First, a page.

Friday, January 1, 2010

Fantastic Four #267

Fantastic Four #267-"A Small Loss"
Cover Date: Jun. 1984 price $.60
Cover Tagline: "In the Arms of Octopus!"
Writer/ Artist: John Byrne

Story- The story opens in a hospital waiting room. A stubbled and distraught Reed Richards stands in shock as he catches me up on what must have been last issue's cliffhanger. It seems that Reed is in need of help, and his friend Dr. Langkowski suggest they get it from Dr. Otto Octavius, also known as the criminal Dr. Octopus.

Joining Reed and Langkowski are She-Hulk (who at this point replaced the Thing as the strong person on the team), Michael Morbius, and Bruce Banner. All of them are experts in radiation and/or geniuses, so they came to help Reed figure out what's wrong with Sue, who is ailing and in the hospital. It seems Sue is in danger of losing her child due to radiation poisoning from the negative zone. Let this be a lesson to all prospective parents, don't travel interdimensionally after the first tri-meseter! We peer into She Hulk's mind and she gives some exposition about what's been going on in the last few issues. This is a kinder, gentler She-Hulk than the current version, whose comic was often a mix of Sex in the City, Ally McBeal, and dirty limericks. I dare say that Shulkie is likable in this book, but I digress...

Anyway, Reed doesn't want to involve Octavius, who is the leading authority on irradiated blood, because Octavius is a dangerous criminal. Bruce Banner tells Reed to suck it up and appeal to the scientist in Octavius, not the criminal. Reed agrees, knowing that time is of the essence.

Reed tells Sue that he needs to go and find one last expert, and though she knows something's amiss, she tells him to be careful.

Reed goes and gets a Fantasticar, and heads over to the Brookyln Psychiatric Ward. He talks to the resident psychiatrist/ pill pusher Dr. Jefferson and tells him the sitch (I hate that word, by the way, the "Ch" sound really grates on me). Jefferson is reluctant, and tells Reed to follow him. They go to Octavius' cell and find him making paper cut-outs, having reverted to a child-like state of understanding. Otto is at the point when he doesn't really even know he is really the criminal known as Dr. Octopus. Reed tells Otto that his wife and baby need help, and Otto agrees to go. Dr. Jefferson is amazed that Richards can coax Octavius in a manner befitting only a specially trained mental health specialist, but this is Reed we're talking about, the guy can do anything. The two super beings leave and the nurse comments about how it's a miracle that Reed got through to Ock. The other male psych ward holds up Ock's aforementioned cut outs, and they are in the shape of an octopus. Foreshadowing, anyone?

So Reed and Ock are going across town in the Fantasticar, discussing Sue's case. As they're flying, Ock spots a "Daily Bugle" billboard decrying the menace that is local superhero Spider-Man. Ock sees Spidey's picture, and becomes a little mentally unhinged. When Doctor Octavius often commits crimes under the alias of Doctor Octopus, he is more often than not defeated by Spider-Man, and you know villains and their grudges....

So Octopus mentally calls his detachable robotic arms, which are being transported to a prison across town, to come find him. In a scene straight out of Spider-Man 2, the arms destroy a room full of people and leap to the command of their creator. After leaving the scene of that crime, the arms attack Reed, destorying the Fantasticar and throwing Ock onto a building. Ock just sits there, controlling the arms with his mind, telling them to fight Richards. Good old Reed figures this out, and tells Ock to stop fighting him. Ock tells Reed that he knows this is all a ploy for Reed to show off his intelligence. Reed struggles with Ock's arms, which are apparently infinitely long (?????). Reed then devises that the chest plate which is connected to the arms still has a manual control, so he grabs a hold of it and controls the arms.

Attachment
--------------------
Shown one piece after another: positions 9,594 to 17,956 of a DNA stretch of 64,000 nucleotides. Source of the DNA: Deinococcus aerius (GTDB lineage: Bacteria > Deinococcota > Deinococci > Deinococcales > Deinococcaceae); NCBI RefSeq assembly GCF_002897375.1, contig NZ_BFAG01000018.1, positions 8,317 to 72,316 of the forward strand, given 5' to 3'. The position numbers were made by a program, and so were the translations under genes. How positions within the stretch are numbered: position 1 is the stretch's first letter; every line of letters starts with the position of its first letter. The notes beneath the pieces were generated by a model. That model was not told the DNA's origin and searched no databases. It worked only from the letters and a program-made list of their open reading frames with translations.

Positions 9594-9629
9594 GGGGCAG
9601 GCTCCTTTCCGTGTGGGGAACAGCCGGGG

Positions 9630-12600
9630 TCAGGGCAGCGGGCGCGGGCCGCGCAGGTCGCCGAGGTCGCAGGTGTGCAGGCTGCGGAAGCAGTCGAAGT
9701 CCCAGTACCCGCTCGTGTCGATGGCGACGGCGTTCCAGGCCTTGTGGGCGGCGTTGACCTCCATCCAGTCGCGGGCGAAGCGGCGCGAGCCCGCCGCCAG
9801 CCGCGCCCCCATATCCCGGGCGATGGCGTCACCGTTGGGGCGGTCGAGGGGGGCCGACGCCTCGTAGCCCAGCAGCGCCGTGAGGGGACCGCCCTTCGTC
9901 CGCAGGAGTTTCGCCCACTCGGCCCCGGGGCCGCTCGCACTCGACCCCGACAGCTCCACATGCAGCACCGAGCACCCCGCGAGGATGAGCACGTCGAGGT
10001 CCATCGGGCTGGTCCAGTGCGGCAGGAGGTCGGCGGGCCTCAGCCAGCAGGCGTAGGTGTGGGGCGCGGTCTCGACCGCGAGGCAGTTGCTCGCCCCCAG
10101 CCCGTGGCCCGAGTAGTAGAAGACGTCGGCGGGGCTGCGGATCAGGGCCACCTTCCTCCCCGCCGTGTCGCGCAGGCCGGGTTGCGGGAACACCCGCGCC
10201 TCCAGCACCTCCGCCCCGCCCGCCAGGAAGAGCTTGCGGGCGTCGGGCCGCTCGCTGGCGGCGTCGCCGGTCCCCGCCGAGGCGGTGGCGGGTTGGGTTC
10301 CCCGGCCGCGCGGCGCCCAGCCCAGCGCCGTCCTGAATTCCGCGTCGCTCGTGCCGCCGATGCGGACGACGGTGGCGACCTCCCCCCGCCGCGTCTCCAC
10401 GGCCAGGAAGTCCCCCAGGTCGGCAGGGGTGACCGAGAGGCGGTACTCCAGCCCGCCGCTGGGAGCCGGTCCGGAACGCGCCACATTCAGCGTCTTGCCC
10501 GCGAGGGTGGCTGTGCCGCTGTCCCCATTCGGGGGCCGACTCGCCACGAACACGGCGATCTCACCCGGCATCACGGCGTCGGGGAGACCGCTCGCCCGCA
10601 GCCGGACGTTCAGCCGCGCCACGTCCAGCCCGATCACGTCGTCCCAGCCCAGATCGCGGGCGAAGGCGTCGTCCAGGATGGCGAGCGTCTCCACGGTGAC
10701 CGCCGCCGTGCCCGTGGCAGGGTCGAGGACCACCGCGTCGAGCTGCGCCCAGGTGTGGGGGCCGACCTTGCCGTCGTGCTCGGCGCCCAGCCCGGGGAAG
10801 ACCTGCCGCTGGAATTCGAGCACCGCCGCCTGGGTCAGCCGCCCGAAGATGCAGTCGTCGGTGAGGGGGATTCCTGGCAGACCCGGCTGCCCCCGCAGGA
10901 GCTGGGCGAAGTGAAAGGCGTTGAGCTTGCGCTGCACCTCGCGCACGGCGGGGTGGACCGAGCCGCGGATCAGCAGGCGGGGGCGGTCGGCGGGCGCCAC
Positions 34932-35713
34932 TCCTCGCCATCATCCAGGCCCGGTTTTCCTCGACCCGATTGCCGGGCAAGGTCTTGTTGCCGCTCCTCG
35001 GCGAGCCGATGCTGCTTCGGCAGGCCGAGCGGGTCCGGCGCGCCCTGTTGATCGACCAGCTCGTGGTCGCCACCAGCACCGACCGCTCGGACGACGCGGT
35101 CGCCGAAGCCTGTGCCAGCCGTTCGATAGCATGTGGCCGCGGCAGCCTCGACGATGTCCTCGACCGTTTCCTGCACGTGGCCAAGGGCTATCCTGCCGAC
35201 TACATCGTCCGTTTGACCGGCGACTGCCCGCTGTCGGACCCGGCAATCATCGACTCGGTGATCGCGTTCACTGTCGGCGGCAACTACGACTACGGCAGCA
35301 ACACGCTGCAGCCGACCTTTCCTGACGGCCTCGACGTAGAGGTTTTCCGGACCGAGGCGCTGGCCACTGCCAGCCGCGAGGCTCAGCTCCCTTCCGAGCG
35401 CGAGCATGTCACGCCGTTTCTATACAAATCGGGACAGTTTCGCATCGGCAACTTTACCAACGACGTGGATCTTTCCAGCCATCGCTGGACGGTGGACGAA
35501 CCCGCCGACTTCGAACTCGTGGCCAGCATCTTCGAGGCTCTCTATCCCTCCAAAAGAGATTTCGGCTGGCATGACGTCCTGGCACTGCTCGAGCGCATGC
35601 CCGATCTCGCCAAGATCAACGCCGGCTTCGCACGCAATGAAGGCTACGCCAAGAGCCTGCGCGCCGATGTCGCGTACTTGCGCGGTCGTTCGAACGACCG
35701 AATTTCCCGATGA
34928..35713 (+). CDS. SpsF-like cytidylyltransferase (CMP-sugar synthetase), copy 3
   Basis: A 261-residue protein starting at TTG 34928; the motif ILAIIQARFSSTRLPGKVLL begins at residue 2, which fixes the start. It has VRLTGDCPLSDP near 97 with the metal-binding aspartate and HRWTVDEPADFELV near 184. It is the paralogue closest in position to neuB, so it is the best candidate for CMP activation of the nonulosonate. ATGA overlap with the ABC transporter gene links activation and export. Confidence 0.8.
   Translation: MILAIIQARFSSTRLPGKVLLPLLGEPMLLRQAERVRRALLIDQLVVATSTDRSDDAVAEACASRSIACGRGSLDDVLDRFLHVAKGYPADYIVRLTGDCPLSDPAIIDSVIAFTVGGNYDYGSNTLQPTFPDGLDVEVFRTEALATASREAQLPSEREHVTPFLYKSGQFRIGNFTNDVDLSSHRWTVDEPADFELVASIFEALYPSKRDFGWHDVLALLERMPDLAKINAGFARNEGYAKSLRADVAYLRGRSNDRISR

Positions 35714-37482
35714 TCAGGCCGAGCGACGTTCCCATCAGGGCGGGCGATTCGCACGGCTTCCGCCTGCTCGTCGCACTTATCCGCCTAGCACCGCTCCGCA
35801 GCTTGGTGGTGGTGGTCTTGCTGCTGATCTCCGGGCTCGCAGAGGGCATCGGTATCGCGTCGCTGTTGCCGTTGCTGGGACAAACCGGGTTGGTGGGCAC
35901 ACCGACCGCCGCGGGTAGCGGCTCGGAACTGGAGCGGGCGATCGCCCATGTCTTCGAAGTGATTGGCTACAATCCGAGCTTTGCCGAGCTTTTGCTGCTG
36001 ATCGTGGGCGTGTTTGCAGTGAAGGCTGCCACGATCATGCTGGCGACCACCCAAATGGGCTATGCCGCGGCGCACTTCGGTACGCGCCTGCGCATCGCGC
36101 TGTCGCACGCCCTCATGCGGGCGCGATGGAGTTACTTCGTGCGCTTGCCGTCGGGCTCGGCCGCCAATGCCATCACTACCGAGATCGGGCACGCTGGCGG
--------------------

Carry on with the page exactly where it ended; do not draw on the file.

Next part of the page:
Now with control of Ock, Reed tells him that they need to stop fighting, because his wife and baby's lives are on the line. As a show of good faith, Reed releases the controls of the arms, and Ock knows it's serious. Reed gives him the decision to help or not, and it's left at that.

We cut to a scene with young Jonathon Storm in tears and thinking to himself "It can't have ended like this!" Alicia Masters walks up to Johnny and asks what's wrong. He drags out some words about how they've traversed the universe, face monsters, etc. etc. without telling what happened. Then Reed shows up, and Johnny's fragile state of being tells him something is really wrong. Reed rushes in yelling for his wife, and the doctor stops him.

The doctor tells Reed that Sue is fine, but she lost the baby a little over 30 minutes ago.

What I thought- I knew going into this issue that this was one of John Byrne's more famous Fantastic Four stories. I knew the basic plot and ending of the issue already from years of reading Wizard magazine and "greatest stories" countdowns, etc., but none of them prepared me for how emotionally powerful this issue was. I think it all hinges on Reed's desperation for his wife and child. The fact that he would literally do anything he could and still it's not enough casts this huge sense of powerlessness over the entire story, making it that much more dramatic. Johnny sums all this up with his bit, really describing the incredible irony of the situation. Here are beings who fought off Galactus (more than once). yet they could do nothing for this innocent child.

There's not much more I can say about this issue, other than it was the perfect mix of emotion and superheroics. Anyone who doubts Reed Richards needs to read this issue, because it speaks volumes as to his character.